]. This was the result of the significant reductions from baseline in both glucose and insulin concentrations in all three groups. However, the subjects treated with pioglitazone had a greater decrease in HOMA-IR than the metformin group, indicating that the weight gain usually associated with pioglitazone does not impair its effect in improving diabetic control.
Pioglitazone also improved HDL-C. In the pio + ADA group HDL-C increased by 13% and in the Pio + PC group it increased 18% when compared with a 4% increase in the metformin group, again indicating that the effect of pioglitazone was independent of weight change. Increase in HDL-C, the driver of the reverse cholesterol transport pathway [24
] has recently been shown to reverse atherosclerosis in the CHICAGO trial [26
]. In this trial of diabetic subjects, there was a significant increase in HDL-C after 24 weeks in the pioglitazone-treated group compared with the glimepiride-treated group. This increase was maintained throughout the follow-up at 72 weeks and was accompanied by a significant slowing in progression of carotid artery intima-media thickness. The Quebec Heart Study has shown that for every 10% reduction in HDL-C, the risk for coronary artery disease (CAD) increased by 13% [27
]. Conversely, a 10% increase in HDL-C should result in 13% reduction in CAD risk. The 13 and 18% increase in HDL-C in the Pio + ADA and the Pio + PC groups, in our study, might thus translate into a reduction of 17 and 23%, respectively, in CVD risk. The GALI study has demonstrated a significant decline in triglycerides, a significant increase in HDL-C and no change in non-HDL-C lipoproteins during treatment with pioglitazone when compared with treatment with rosiglitazone [28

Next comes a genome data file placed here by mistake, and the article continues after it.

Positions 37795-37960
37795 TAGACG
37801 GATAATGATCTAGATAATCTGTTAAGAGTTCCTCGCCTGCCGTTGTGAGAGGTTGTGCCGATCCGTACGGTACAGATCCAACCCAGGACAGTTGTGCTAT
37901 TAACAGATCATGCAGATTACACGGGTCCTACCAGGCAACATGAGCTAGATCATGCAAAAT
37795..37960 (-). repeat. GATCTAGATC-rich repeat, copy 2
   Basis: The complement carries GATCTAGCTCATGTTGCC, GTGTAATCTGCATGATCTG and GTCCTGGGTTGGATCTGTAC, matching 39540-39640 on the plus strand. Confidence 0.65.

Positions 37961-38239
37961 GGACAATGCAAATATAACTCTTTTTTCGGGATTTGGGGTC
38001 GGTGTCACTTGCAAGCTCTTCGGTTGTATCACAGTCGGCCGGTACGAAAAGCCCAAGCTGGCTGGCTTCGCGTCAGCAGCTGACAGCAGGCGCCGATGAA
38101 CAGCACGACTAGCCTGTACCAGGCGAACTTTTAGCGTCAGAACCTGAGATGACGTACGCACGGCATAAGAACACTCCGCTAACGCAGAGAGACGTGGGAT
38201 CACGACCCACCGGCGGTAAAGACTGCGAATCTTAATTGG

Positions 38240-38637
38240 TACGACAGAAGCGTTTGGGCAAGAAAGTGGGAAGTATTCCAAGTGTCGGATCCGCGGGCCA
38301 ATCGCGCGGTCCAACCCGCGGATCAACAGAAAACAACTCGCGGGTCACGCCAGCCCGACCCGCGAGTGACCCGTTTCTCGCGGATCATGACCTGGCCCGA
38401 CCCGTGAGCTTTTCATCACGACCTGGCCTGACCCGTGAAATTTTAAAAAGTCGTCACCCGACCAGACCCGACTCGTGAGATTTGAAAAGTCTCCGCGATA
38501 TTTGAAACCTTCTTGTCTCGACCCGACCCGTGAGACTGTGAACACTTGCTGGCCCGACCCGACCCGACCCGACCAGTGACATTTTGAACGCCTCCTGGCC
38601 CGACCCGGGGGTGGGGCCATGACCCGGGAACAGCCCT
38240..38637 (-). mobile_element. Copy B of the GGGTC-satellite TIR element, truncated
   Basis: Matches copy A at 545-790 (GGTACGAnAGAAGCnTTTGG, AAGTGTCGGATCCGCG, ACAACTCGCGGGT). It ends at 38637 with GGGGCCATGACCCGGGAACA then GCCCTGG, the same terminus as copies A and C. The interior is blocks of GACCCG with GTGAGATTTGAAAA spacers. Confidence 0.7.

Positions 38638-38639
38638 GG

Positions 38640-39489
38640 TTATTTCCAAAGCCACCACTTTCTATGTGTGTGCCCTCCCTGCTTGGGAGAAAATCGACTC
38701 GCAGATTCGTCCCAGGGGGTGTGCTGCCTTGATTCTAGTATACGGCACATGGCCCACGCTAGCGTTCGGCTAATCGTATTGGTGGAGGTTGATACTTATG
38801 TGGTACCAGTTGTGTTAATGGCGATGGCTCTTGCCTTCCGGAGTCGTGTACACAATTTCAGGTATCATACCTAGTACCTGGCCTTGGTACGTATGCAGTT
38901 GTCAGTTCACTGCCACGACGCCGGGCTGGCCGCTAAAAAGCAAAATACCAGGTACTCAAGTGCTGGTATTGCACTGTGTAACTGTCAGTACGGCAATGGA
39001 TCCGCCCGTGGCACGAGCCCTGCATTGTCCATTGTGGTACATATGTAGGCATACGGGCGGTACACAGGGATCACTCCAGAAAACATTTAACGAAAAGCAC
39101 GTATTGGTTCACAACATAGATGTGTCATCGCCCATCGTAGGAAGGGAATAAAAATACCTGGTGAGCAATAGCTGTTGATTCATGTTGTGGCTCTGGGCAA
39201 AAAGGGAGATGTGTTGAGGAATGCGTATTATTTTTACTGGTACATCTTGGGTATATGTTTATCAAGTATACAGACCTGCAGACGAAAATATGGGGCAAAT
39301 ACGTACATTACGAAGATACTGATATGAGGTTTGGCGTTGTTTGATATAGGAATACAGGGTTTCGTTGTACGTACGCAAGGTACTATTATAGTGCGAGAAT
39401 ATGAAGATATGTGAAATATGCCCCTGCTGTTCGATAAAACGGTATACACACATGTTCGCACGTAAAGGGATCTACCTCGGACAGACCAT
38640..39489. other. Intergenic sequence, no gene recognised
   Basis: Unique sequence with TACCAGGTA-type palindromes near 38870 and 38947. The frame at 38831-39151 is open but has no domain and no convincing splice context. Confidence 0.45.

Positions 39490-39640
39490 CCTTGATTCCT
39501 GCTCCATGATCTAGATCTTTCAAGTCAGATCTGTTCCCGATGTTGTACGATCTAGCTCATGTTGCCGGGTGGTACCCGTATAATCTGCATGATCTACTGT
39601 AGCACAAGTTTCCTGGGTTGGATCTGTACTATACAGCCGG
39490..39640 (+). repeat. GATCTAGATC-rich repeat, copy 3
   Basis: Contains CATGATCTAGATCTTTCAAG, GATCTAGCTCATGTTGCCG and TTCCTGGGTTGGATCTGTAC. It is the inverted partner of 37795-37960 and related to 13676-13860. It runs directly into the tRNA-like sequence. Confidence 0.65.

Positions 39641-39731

]. A decrease in LDL-C particle number with an increase in particle size (smaller number of large buoyant less atherogenic particles) was also demonstrated in the pioglitazone group. Pioglitazone lowers triglycerides by increasing lipoprotein lipase mass and inhibiting plasma apoC-III production rates [29
]. PPAR-γ stimulation with pioglitazone produces beneficial changes in lipoprotein particle composition with reduction of triglyceride content, in very low-density lipoprotein, intermediate density lipoprotein and high-density lipoprotein (HDL) [30
Although the LDL-C increased in both pioglitazone-treated groups and decreased in the metformin group, cardaic risk ratios (Total-C/HDL-C, LDL-C/HDL-C and TG/HDL-C) declined in all groups. Pio + ADA (from 4.1 to 3.6, from 2.14 to 2.09 and from 3.8 to 2.8), Pio + PC (from 4.2 to 3.9, from 2.3 to 2.2 and 3.7 to 2.9) and Met + ADA (from 3.8 to 3.6, from 2.1 to1.9 and 3.6 to 3.1, respectively) indicating an improved CVD risk profile.
Waist circumference decreased implying a reduction in visceral fat and an improved cardiometabolic risk profile [31
]. Subjects between 40 and 70 years of age, with blood pressures between 115/75 to 185/115, double their cardiovascular disease risk with a rise of 20 mmHg systolic blood pressure (SBP) or a rise of 10 mmHg diastolic blood pressure (DBP) [33
]. There was a significant decrease in blood pressure in the Pio + PC group when compared with the Pio + ADA diet group, the benefit of weight loss. A drop of 8 mmHg in SBP and a 6 mm in DBP in the Pio + PC group could account for a substantial cardiovascular disease risk reduction. The obese T2DM subject in the pioglitazone plus portion group positively modified all the parameters of the MetS, including a reduction in systolic and diastolic blood pressure, triglycerides, glucose, waist circumference and an increase HDL-C.
The strengths of the present study include the fact that participants were randomized to treatment groups and that more than 90% completed the study. In addition, there was a clear separation in weight changes with a loss of weight occurring in the group receiving metformin plus ADA diet and the group receiving pioglitazone plus portion control diet and a gain of weight in the pioglitazone plus ADA diet group. Although the study was only 16 weeks in duration, other data would suggest that the portion control effect can remain effective for more than a year. The Pio + PC group also had a significant decline in visceral adipose tissue (vs. Pio + ADA).
In summary, we found that pioglitazone plus a portion control diet significantly reduced weight gain, visceral fat and waist circumference when compared with pioglitazone used with the ADA diet. Pioglitazone treatment in well-controlled obese T2DM, when compared with metformin treatment, significantly modified the parameters of the MetS and reduced cardiovascular risk.